Interview: Robert Young of Red Hat Software

Getting off the showroom floor turned out to be the real trick, as we were often stopped by people wanting to shake his hand, ask him a question or just tell him how wonderful Red Hat is.

I talked to Bob Young on Saturday, May 22 at Linux Expo. He met me at the Linux Journal booth, and we walked to a quiet place in a nearby plaza. Getting off the showroom floor turned out to be the real trick, as we were often stopped by people wanting to shake his hand, ask him a question or just tell him how wonderful Red Hat is. Even during the interview, we were “found” by one fan who sat quietly and listened until we finished and then jumped up to shake Bob's hand.

Margie: Do you have any numbers on the show?

Bob: No, I don't; you'll have to check with Lisa Sullivan. I actually just arrived at the show; I believe we are doing pretty well.

Our goal, of course, was to keep up our trend, which is to double the show every year. In 1995 at North Carolina State, we had about 200 people; the next year we had about 400 people, again at NC State. This actually wasn't “we” at this point, but a couple of students. Red Hat sponsored it in 1997 at the Biotech Center, and about 900 people came. Last year, the show was held at Duke University and we had about 2000 attendees. So our goal for this year was to attract 4000 people to the show. As of Thursday noon (after the first day of the show), we were at 3000 people. Given that most of the attendees come for the first day of the show, that was probably the bulk. This number does not include vendors or speakers. I think we are well on track to making 4000, but we'll have to wait to actually see what the numbers are.

Margie: It certainly looks like 4000. [Final count was 3600.]

Bob: Oh, good! It's a great show. One of the things I've been noticing is everyone seems to be coming every day.

I've seen a good number of people in the exhibit hall on multiple days—normally, people do the exhibits in the morning, then are done—just coming back to the conferences. But these people are spending a great deal of time with each and every booth.

Margie: That's good to hear. Are you going to keep the goal of doubling each year?

Bob: Absolutely—if not faster! I love to quote Linus' line whenever anyone asks him about the future of Linux: “World domination and fast!” While we may be pleased with the success of 4000 people, it isn't quite world domination.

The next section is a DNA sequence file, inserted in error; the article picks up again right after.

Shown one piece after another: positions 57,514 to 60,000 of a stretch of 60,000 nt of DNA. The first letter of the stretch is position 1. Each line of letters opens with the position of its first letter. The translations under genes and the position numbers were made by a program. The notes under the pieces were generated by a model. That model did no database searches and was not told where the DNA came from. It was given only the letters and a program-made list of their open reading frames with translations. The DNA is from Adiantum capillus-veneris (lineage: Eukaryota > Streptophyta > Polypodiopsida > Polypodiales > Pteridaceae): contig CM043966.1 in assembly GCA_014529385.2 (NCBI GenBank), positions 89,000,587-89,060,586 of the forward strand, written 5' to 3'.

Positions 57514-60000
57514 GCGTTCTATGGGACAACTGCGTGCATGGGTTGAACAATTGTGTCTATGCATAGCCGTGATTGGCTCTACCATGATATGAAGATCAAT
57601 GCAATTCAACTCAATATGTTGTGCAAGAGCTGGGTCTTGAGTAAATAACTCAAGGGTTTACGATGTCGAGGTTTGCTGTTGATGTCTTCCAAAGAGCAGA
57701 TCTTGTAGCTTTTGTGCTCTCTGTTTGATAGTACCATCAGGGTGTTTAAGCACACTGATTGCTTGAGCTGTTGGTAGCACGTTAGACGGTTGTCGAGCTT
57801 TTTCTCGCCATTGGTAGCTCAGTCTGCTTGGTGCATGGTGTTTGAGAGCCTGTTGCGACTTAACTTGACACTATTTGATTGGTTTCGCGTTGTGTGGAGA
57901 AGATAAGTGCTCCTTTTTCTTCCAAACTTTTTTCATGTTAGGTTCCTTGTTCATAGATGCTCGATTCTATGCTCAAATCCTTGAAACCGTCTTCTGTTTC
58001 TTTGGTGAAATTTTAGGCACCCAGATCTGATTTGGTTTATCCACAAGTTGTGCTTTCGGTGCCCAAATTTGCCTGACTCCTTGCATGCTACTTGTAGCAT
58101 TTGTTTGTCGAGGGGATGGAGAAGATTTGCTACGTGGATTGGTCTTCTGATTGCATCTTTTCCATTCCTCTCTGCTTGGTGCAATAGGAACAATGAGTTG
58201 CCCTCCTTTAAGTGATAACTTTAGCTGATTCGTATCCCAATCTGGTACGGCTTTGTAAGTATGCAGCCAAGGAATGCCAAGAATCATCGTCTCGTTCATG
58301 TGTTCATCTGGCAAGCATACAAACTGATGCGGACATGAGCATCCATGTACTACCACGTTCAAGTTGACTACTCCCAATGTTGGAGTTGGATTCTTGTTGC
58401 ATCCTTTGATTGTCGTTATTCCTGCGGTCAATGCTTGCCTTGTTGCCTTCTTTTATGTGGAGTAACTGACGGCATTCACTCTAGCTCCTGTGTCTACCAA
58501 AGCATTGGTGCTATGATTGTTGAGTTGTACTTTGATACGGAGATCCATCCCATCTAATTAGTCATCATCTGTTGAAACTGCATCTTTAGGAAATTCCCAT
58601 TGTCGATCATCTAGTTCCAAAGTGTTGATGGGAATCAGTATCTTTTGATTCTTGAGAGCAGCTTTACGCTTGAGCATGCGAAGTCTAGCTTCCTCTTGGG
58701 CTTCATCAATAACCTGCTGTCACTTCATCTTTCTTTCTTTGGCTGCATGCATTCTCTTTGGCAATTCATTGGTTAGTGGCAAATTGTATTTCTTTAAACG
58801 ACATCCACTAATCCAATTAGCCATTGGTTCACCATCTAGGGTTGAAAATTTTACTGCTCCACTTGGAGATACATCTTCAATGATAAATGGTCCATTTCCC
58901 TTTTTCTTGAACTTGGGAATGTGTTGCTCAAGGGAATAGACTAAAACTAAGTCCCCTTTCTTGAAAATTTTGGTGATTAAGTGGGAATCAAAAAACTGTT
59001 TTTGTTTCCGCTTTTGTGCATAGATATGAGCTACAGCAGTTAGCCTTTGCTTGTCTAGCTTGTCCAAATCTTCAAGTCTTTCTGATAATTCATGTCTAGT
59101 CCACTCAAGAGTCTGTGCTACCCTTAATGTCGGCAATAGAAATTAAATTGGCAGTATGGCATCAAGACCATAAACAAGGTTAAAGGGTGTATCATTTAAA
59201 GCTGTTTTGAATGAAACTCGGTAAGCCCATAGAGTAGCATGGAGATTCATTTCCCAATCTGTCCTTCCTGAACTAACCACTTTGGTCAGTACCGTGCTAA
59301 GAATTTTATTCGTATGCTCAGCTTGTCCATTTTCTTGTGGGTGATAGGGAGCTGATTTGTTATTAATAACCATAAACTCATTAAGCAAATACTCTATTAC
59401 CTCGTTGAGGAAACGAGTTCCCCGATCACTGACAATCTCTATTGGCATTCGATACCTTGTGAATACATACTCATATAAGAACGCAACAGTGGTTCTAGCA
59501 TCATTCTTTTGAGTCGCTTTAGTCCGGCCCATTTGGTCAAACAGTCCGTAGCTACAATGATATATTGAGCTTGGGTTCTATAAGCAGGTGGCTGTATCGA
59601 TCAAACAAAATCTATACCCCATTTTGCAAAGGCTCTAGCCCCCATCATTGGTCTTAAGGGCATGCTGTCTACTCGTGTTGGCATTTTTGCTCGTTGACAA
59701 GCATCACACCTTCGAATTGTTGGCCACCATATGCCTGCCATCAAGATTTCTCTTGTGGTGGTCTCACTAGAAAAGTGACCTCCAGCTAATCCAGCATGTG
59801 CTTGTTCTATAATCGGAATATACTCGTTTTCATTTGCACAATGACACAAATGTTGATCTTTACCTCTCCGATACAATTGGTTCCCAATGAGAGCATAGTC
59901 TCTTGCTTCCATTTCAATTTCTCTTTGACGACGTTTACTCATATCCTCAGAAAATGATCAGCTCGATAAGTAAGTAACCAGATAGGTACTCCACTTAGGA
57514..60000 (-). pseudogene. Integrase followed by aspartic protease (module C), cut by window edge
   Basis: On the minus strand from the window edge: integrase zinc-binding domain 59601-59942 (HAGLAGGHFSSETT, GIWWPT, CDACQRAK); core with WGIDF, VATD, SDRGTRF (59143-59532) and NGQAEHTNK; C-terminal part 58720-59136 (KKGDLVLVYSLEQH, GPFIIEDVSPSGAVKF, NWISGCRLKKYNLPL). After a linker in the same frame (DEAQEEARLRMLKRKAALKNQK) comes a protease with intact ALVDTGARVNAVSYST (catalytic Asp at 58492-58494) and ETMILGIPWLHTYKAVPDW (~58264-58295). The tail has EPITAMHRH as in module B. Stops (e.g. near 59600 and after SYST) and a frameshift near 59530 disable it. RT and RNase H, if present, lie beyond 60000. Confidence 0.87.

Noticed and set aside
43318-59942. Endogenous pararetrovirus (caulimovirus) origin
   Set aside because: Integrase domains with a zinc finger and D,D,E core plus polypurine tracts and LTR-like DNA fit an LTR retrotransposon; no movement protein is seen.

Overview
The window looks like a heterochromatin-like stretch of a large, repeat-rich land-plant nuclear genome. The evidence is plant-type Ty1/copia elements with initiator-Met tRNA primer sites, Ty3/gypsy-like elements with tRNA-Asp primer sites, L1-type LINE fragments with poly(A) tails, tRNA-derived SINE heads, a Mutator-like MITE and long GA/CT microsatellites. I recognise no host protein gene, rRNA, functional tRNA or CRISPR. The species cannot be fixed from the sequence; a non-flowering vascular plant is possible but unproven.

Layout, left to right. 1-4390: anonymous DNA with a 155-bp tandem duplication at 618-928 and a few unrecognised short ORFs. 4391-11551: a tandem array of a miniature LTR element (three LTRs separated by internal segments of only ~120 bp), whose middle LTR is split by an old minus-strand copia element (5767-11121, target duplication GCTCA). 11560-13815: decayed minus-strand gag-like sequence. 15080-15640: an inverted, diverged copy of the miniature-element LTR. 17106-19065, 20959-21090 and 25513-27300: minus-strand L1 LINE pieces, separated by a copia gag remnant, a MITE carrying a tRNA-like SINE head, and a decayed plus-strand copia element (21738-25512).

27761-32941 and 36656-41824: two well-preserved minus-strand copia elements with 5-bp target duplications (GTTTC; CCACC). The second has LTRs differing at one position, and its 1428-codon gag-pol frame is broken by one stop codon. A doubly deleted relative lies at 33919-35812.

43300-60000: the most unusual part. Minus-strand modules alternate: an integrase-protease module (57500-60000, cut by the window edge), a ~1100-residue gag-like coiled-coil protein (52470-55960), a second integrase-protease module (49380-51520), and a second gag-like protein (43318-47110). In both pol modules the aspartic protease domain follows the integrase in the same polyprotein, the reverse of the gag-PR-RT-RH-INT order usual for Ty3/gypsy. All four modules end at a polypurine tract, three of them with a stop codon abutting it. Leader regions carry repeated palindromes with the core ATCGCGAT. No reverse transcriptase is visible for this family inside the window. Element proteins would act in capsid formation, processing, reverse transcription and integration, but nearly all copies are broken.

Margie: 8000 next year—good luck on making it. There have been a couple of incidents that people are talking about. One is the Pacific HiTech t-shirt give-away. Giving out t-shirts is not allowed? I heard they were run off.

Bob: Yeah, this is just show management issues. You'd have to check with Stacy, who is running the show, for more detail. Typically, for vendors to attend a trade show, they buy booths. Vendors who try to sneak into a trade show without buying a booth in order to get the benefit of the trade show—well, whether you go to COMDEX or any of the other shows, you'll be run off pretty quickly if you try to get the benefits of the trade show without contributing to the cost of putting it on.

Margie: That makes sense—how about the poster for LinuxCare?

Bob: That's a funny story, but one we take very seriously. In the end, the only thing Red Hat owns are our trademarks—we don't own any intellectual property—so we have to defend our trademarks very carefully because we can't afford to have them end up in the public domain. Legally, if you don't protect your trademark, you can lose it. We were very surprised by LinuxCare's cavalier attitude. It's one thing to do a parody of someone's advertisement, which the poster was—a parody of the Palm Pilot ad. But it's sort of odd to use a third company's product in that parody. If LinuxCare had put a LinuxCare logo in the woman's hands, that would have been different. But to use our product without our permission as a parody of a Palm Pilot advertisement—well, we were just very surprised they didn't talk to us about it beforehand.

We have a second problem in that Linux users are 99 percent male. The Linux community has not been perceived as a very welcoming community to the other 50 percent of the population. To do a parody that takes an artistic nude from the Palm Pilot ad and turns it into a sexual nude just makes it seem we are going in the wrong direction.

Margie: I truly agree with you on that one. I went by the LinuxCare booth before y'all asked them to remove it. I saw it and told them I found it offensive.

Bob: Well, thank you. It was Lisa Sullivan, our marketing director, who saw it and said, “What are these people thinking?” She went over privately to ask them to stop passing it out because it was sufficiently offensive and tacky, and on top of everything else, it infringed on other people's trademarks. They chose to ask her to talk to their lawyers instead of just complying with the request—so we did. And that's where the story came from.

Margie: That's amazing—I do hate seeing lawyers called. Matthew Cunningham, my cohort here, took a tour of your building and was very impressed. He wanted me to ask you how you decided to use cubicles instead of private offices.

Mr. Young's cubicle, where it all happens

Bob: We actually used private offices in the past. We started with a very open plan; mind you, this was back when we had no money. We couldn't afford cubicles or offices; we just had folding tables. When we moved into our first facility in December 1997, we decided it would be much more efficient if we could close doors and concentrate on the work at hand, so that's the route we went. After working in that environment for a year, we recognized something: while there is a downside to both models, the open space has the one advantage of enabling communication. It's so critically important in our business—in any business that's evolving as quickly as both Red Hat and the whole Open Source movement. We are willing to put up with the distraction of interruptions and noise and everything else you get in an open space in order to focus on the primary benefit, which is the instantaneous communication you can get if you don't have offices.